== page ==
@Anon5:02 - I think many of those people who dedicate themselves to Civil Rights and thought they'd never live to see this day in America would beg to differ with you...and some who didn't live to see it, including MLK, JR. himself.

Posted by blackhat | November 5, 2008 5:33 PM

Sitting on the couch with my wife. When the election was called at 11PM, I walked out onto my juliet balcony and expected to hear happy screams. Heard a voice a few houses down and a car horn honking as it drove down the street but my block was quiet for the most part. I was surprised by that!

Posted by kaidez | November 5, 2008 6:13 PM

"Obama is half white/ half black"

and your point is WHAT exactly?

Posted by Anonymous | November 5, 2008 8:38 PM

If you can't put your faith in Obama... then you can't put your faith in anyone... and you could possibly be dead inside. He's not guaranteed to do ANYTHING... but he is the best chance this country has has in a VERY long time.

And who gives a shit what color he is? Any color person is better than GW Bush or McCain/Palin... I would vote for a pile of dirty socks before any of them.

Posted by Anonymous | November 5, 2008 8:53 PM

Did you see the dress on Michelle Obama? HELLO! CAN WE SAY FANTASTIC!

Posted by banana boy | November 5, 2008 9:23 PM

I was at the sisters of mercy in new haven. andrew held up his laptop to show the crowd between a couple of songs. the band then played an impromptu star spangled banner. it was awesome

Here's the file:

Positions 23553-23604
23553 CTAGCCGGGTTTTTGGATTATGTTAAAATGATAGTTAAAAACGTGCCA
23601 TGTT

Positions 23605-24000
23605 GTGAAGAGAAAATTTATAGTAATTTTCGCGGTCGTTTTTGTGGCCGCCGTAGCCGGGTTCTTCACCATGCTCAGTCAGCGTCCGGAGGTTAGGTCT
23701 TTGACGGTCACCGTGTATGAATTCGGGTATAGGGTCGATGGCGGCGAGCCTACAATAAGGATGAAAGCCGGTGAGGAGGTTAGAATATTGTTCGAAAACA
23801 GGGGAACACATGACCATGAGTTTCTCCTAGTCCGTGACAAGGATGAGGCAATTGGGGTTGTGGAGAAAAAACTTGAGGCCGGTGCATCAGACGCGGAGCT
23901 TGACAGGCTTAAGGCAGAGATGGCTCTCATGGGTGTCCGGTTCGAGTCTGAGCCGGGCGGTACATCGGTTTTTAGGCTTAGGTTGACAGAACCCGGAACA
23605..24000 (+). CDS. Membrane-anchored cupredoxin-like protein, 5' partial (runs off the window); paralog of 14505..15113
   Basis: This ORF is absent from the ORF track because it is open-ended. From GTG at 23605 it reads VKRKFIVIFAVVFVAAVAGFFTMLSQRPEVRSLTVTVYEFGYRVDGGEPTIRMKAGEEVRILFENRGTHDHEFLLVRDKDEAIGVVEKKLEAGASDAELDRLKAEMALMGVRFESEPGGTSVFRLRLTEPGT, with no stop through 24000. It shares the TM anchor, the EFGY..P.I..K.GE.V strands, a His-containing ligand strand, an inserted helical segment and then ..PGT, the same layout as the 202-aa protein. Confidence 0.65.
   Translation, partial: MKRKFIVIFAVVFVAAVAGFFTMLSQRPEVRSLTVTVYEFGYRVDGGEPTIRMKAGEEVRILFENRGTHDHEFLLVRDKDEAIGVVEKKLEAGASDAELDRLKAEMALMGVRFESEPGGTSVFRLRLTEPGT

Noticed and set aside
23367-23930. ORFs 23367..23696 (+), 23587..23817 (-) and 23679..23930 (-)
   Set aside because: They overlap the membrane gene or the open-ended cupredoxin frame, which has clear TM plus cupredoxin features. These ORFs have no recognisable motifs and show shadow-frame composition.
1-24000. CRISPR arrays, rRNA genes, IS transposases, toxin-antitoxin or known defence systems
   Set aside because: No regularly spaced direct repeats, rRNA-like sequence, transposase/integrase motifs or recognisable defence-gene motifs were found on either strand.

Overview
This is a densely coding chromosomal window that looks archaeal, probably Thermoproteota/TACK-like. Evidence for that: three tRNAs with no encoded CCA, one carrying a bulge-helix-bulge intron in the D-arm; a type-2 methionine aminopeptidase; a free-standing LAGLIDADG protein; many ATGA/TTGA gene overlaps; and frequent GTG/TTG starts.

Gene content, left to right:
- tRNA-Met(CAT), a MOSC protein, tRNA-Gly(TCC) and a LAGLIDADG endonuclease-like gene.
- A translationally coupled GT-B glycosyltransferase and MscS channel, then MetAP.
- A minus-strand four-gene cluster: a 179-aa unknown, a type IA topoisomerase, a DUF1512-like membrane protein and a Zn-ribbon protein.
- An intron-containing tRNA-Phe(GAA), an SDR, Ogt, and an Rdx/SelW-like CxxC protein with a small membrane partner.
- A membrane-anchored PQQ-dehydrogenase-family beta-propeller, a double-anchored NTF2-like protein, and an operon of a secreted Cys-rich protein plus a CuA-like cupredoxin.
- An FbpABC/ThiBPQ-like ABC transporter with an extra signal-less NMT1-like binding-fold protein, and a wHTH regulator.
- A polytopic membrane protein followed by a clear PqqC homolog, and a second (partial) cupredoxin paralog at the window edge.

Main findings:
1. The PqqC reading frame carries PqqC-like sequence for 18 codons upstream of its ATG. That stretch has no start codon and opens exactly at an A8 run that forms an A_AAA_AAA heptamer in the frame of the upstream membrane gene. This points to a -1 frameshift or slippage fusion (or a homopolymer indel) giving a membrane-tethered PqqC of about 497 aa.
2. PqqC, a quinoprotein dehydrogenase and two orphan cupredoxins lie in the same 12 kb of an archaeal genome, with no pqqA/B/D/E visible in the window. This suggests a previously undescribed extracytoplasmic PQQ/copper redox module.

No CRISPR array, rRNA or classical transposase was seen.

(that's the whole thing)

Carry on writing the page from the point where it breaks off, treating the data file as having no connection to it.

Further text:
Posted by kdx | November 5, 2008 10:04 PM

There are a lot of surly fucks commenting on bv today. Please just let us have one day to be happy since we worked hard to get Obama into office and this country has been shit for the past 8 years. I cannot remember the last time I've seen so many people this jubilant. Faith? Most people know that there is a lot of work to do and Obama is not a miracle worker. Change will happen if everyone continues to speak up and participate in their community and government including local and state.

Posted by tired from celebrating | November 5, 2008 10:35 PM

@10:35pm - Right on.

Posted by john | November 6, 2008 12:26 AM

God I hate Madonna

Posted by Anonymous | November 6, 2008 11:07 AM

if you don't think the actions of one man can change things drastically, please educate yourself about this george w. bush guy.

Posted by Anonymous | November 6, 2008 12:12 PM

Look,
I voted for Obam-bam,
but, "Yes, we did"???

No, you didn't-
all the money did.

and please, PLEASE
stop w/ all the JFK and MLK comparisons
and let him actually work and sweat for something
other than his campaign-